The fall season sure seems to have come on very quickly this year. I didn’t even notice the leaves changing until they were already in full color, and that cool brisk morning air is all around. The sound of the furnace kicking on in the morning and the leaves starting to come down. I’m not ready for this yet! I had so many more projects I was going to do before winter hit and now there is no time. I guess I’ll have to wait till next year. I was hoping to go to a Harpguitar festival in November but I really don’t think I’ll be ready. I guess I could still go and see what the latest things are happening in the harpguitar world. Well things in the shop seem to be moving along nicely though. Steady streams of instruments are making their way through the door and back out again they go. I have been blessed with a few new cool things to fix up. Some projects have been around for awhile and are starting to take shape. I’ve been working on repairing the head on a stand up bass. I had to come up with a way to attach the head back on and reinforce so that the massive string tension would not tear the head back off again. Someone had repaired it once before, but after time it let go again. I believe that the way that it was carved originally was that the cavity where the strings and tuning machines go was carved out too deeply. This left very little wood to withstand the constant pull on the head. I decided to rout out a section of the volute in the back of the head and drop a thicker piece of maple in the routed out area. After recarving the volute and reinforcing the “inlay” with dowels through it’s cross section. (just for extra measure) I felt the new repair was strong enough to hold up to any string pressure at all. I was lucky in the fact of the dowels, because the large brass plates of the tuning machines covered up these unsightly blemishes and no one knows except everyone that is reading this article. Oopps! It is a little difficult to match up the color so that it is an undetectable repair, but the owner is much more concerned with the structural integrity rather than the aesthetic value, Another project that I’m in the middle of is a Strat rebuild. It required me to refinish the instrument with white lacquer. It came to me as a kit project that became a little too much for the customer. I was a bit surprised at that because of the other things that this person had showed me that he had done to his other guitars. He seems to have a very good grasp on the concept of quality workmanship. With a refret and other small jobs he did a very good job. This strat brought out a few new touches that sets it off in its own class. It’s got a white pickguard on a white body with a ebony fingerboard. The pickups are wired up with “lipstick tube pickups and looks very cool. The body is currently curing in the spray booth as we speak.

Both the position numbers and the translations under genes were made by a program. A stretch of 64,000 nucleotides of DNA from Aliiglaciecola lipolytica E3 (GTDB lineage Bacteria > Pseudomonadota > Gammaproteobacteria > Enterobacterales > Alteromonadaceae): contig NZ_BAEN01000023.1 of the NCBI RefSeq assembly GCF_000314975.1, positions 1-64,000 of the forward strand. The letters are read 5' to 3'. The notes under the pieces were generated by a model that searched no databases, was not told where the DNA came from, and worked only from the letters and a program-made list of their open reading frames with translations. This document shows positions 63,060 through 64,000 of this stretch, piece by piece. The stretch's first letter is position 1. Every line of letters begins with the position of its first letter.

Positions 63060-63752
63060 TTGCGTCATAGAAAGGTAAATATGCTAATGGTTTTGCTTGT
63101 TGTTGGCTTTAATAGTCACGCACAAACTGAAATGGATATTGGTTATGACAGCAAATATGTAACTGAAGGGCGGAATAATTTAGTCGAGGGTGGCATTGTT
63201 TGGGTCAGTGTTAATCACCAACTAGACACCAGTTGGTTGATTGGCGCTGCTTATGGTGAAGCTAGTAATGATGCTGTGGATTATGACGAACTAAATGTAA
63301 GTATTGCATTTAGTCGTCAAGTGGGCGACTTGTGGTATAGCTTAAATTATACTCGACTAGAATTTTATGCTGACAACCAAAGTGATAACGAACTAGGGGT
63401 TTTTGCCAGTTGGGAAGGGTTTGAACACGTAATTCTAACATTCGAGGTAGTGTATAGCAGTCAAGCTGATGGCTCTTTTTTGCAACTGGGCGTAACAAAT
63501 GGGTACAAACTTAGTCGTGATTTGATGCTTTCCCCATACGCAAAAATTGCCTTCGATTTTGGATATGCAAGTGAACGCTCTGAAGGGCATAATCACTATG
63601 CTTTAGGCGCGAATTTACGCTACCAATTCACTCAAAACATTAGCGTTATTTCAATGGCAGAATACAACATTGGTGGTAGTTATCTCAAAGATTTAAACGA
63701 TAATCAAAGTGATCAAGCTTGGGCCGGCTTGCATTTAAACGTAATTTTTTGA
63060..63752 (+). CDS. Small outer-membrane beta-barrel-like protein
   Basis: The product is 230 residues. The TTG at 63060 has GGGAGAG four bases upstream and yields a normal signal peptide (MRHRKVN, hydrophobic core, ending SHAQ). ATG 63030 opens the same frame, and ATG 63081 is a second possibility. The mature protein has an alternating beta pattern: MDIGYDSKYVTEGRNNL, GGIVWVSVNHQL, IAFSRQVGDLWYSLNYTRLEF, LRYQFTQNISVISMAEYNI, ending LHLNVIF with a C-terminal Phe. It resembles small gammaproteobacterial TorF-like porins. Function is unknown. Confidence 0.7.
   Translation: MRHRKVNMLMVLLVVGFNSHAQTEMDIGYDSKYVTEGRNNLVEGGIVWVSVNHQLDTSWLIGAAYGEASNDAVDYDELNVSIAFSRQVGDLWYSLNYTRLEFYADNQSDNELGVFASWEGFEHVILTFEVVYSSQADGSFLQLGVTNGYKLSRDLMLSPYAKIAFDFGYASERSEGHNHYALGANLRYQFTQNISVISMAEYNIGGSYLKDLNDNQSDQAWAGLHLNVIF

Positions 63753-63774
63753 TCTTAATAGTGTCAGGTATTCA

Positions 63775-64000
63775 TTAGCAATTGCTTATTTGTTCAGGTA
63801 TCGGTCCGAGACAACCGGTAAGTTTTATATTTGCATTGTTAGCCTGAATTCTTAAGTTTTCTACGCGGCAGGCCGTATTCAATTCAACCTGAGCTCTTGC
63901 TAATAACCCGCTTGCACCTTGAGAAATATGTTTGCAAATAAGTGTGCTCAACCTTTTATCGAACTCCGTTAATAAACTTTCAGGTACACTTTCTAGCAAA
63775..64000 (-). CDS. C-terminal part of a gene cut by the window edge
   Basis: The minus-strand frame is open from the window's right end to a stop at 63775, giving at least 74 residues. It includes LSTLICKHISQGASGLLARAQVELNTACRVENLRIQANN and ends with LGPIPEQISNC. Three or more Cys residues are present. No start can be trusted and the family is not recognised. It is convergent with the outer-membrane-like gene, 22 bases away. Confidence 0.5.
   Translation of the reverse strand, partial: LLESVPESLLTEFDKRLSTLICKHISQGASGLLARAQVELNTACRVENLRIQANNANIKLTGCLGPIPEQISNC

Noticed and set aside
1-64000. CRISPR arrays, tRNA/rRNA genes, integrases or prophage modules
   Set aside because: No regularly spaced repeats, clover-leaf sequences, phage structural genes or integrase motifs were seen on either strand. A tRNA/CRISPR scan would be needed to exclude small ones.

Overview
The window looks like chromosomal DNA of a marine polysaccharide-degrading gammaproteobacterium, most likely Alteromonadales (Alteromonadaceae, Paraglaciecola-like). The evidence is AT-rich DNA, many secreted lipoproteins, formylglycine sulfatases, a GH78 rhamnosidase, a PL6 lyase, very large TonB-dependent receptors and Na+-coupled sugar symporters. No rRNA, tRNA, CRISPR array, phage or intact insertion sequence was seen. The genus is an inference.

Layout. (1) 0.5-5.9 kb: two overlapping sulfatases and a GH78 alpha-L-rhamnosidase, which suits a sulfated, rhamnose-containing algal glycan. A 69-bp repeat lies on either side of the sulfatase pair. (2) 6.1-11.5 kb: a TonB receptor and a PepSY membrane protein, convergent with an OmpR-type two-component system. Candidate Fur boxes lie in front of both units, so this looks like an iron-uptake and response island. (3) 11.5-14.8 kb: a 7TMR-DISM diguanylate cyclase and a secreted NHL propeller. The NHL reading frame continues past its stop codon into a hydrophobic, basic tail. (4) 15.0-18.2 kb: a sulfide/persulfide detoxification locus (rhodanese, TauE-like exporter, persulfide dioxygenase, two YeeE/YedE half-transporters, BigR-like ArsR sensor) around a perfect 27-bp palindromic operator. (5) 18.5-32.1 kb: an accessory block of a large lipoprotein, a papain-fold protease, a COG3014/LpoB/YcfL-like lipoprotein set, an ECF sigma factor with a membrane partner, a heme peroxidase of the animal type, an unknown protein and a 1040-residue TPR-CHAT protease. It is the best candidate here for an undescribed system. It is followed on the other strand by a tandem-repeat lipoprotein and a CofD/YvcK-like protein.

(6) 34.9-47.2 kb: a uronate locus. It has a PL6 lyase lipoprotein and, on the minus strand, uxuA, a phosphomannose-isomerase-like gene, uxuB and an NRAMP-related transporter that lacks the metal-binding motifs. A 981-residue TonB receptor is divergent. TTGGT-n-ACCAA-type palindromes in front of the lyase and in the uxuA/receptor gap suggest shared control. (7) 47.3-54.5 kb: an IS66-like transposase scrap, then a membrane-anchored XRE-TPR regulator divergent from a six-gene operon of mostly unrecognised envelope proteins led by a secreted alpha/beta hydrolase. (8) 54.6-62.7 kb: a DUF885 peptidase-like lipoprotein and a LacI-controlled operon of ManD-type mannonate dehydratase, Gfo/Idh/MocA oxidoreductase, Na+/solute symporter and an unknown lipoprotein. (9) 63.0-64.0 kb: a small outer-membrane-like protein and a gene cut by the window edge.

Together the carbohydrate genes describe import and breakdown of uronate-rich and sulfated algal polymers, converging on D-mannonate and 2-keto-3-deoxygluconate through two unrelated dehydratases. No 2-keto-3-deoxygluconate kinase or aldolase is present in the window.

Along with a few neck sets and a few refrets there is always the usual setups that are constantly coming and going .I’m just trying to get caught up with the repairs to the point where I’ll be able to start building a few more instruments . I had hoped to have built at least three this year , but I’m not sure that I’ll reach that goal. I’m not giving up though .It could happen. I’ve been dreaming lately of building a harpukelele. I have seen a few and I happen to have some exceptional looking spalted maple that would go great for that size of a instrument. I am still looking for a buyer for the beautiful slope shoulder dreadnaught that I built in the spring time .The “Maverick” is sounding great lately and I encourage any perspective buyers to give me a call and I would love to show it off. It has an interesting future attached to it due to it’s being part of the “Sonic Sitka Project”. Well after telling you of some of the repairs I’m reminded that I have at least that many more to get back to. So as I leave, I bid you all a fair well and please always try to “Stay in Tune!
Patrick from Wood-n-Strings